Constructions of Jews in twentieth-century Europe have been riddled throughout with inconsistencies and contradictions. However, some themes have been surprisingly persistent, none more so than constructions of Jews as weak, effeminate and cowardly. Schaffer looks at one significant set of responses to such characterizations, specifically at the rise of the ‘muscle Jew’ in Jewish and non-Jewish thinking. After the term was coined by Max Nordau at the turn of the twentieth century, the idea of the ‘muscle Jew’ came to represent a dominant current of Jewish identity reformulation. More recently, a series of scholars have come to understand the idea as a manifestation of Zionist ideology, a statement of a nationalist desire for Jewish reinvention in the face of endemic European antisemitism. By using the example of British Jewish service in the Boer War, the First World War and the Second World War, Schaffer argues rather that the idea of the ‘muscle Jew’ can be better understood as a reflection of Jewish desire for European integration, an attempt to present Jewish soldiers as equal to their non-Jewish equivalents. Moreover, he contends that the ‘muscle Jew’ needs to be understood as an idea rooted in the longue durée of Jewish history, one that represents only one strand of Jewish self-imagining.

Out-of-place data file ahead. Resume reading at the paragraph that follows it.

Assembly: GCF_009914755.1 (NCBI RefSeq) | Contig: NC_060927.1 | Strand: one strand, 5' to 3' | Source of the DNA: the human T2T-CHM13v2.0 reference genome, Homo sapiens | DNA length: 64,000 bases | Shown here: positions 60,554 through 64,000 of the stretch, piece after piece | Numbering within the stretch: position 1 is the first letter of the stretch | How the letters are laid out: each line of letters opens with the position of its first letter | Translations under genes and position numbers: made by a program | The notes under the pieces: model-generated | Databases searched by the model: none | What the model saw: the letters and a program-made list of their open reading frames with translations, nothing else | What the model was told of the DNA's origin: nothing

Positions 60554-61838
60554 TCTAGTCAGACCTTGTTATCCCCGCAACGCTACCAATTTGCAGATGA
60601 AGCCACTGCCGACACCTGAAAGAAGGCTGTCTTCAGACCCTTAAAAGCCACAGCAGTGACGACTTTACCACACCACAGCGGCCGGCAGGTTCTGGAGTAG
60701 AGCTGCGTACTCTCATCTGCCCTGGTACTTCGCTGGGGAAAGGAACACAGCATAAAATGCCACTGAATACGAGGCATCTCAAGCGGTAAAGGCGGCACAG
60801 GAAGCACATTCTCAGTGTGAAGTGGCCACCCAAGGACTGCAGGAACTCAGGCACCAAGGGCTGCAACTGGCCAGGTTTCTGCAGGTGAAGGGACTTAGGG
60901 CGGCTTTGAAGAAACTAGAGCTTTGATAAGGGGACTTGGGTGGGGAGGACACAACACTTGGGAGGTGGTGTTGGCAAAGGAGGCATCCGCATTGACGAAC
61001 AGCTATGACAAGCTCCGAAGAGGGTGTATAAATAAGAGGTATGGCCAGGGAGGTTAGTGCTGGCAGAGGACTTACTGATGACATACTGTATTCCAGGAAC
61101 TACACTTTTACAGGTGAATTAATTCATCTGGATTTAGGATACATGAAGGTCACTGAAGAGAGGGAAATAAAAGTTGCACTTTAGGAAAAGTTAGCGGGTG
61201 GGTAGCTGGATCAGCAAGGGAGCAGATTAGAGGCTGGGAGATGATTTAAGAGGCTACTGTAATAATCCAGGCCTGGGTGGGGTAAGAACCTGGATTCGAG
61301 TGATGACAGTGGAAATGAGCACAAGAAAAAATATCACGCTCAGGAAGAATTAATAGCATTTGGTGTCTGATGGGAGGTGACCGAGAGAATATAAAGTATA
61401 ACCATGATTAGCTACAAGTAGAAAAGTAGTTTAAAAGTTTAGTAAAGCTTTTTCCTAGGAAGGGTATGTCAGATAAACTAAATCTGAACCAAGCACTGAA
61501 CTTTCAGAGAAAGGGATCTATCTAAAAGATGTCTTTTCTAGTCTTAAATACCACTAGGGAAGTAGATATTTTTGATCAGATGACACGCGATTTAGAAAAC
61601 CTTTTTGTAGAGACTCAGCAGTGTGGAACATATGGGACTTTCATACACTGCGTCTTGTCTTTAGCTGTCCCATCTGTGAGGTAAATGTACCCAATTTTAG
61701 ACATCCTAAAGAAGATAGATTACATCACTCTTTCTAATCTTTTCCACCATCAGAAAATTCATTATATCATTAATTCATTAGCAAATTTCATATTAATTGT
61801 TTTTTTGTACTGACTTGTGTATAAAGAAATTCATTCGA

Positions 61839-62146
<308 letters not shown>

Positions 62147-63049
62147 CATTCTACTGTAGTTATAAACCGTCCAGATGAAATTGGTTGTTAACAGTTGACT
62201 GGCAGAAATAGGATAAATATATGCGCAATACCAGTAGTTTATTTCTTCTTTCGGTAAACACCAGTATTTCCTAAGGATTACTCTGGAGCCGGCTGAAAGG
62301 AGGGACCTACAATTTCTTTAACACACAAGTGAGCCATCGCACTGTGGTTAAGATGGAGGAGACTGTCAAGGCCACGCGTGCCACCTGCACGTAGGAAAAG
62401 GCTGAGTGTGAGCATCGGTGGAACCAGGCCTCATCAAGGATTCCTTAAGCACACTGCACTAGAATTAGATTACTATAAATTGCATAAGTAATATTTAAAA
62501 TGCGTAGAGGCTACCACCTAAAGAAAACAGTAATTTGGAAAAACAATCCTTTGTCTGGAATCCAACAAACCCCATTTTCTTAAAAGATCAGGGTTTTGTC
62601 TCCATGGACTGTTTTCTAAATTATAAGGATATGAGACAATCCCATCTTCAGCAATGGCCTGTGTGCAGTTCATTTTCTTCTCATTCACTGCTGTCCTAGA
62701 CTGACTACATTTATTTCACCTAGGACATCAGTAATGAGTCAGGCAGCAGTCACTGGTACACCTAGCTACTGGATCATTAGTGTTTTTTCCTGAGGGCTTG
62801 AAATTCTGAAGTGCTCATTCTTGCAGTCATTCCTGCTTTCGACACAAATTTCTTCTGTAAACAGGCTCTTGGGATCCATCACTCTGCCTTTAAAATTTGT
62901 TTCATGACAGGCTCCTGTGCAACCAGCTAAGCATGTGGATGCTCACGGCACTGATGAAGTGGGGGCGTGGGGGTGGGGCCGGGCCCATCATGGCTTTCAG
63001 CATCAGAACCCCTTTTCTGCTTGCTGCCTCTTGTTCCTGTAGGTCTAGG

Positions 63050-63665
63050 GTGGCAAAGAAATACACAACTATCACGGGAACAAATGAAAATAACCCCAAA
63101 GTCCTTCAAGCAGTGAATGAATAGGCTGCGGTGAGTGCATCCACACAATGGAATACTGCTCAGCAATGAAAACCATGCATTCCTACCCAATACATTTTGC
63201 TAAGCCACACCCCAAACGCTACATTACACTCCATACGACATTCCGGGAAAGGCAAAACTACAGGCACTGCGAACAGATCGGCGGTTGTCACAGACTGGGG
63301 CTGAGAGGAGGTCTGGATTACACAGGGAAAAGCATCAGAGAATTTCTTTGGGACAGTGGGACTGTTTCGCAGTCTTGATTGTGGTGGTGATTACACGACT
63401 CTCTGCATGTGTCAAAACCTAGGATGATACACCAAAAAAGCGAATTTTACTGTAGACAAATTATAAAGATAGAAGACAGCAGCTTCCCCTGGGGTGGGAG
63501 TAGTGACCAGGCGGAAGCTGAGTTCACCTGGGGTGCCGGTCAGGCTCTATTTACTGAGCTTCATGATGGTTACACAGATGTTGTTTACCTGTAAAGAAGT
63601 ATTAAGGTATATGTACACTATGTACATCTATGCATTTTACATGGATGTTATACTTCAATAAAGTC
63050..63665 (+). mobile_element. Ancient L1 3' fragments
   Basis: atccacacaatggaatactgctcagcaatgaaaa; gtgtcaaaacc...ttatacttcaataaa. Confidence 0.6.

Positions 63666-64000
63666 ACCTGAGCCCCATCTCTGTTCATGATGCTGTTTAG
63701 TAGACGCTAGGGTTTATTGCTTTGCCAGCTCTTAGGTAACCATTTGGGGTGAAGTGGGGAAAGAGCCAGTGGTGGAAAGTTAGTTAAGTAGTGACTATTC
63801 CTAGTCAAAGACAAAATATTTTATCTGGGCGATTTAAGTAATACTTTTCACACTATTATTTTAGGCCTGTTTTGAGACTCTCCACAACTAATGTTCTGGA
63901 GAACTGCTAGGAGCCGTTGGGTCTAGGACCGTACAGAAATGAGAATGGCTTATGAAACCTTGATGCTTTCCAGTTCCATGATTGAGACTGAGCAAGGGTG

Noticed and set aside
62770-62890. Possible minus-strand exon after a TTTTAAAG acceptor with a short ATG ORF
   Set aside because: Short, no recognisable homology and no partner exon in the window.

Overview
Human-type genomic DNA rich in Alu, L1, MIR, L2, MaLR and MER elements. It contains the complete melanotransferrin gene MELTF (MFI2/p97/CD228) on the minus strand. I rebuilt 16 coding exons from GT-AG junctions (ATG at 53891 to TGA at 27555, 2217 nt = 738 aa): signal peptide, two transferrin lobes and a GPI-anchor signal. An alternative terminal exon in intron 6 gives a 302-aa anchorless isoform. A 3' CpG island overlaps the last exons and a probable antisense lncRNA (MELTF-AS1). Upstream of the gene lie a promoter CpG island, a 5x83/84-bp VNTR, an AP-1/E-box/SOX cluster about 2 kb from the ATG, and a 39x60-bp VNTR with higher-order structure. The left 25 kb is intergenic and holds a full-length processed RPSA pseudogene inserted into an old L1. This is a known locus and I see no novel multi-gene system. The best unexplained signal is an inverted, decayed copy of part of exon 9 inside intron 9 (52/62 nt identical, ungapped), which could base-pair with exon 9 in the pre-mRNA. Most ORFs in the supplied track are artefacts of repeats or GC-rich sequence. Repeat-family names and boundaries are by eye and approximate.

Despite the popularity of Zionist sports clubs and the incorporation of athletic activity as an essential component within the Zionist ethos, Jewish sports in pre-1948 Palestine have been allotted a relatively minor place in Zionist historiography. One reason for this marginalization is the convoluted institutionalization of Zionist sports and the tensions it embedded between various perceptions of identity (national, transnational, regional, and political). Such tensions exerted a crucial influence on the ways Zionism was experienced and interpreted by the numerous people who practiced, taught, trained, and watched sports before and after their immigration to Palestine. This article underscores the roles of sports in the Central European Zionist activism and imagination in order to present a twofold argument. First, sports provided a distinctive realm that enabled Jewish immigrants from Central Europe to assimilate into the Zionist national culture in Palestine and to influence significantly the shape of this culture. Second, for many of the German-speaking newcomers to Palestine in the 1930s, sports also provided a unique discursive sphere in which several perceptions of identity could coexist under the umbrella of Jewish nationalism.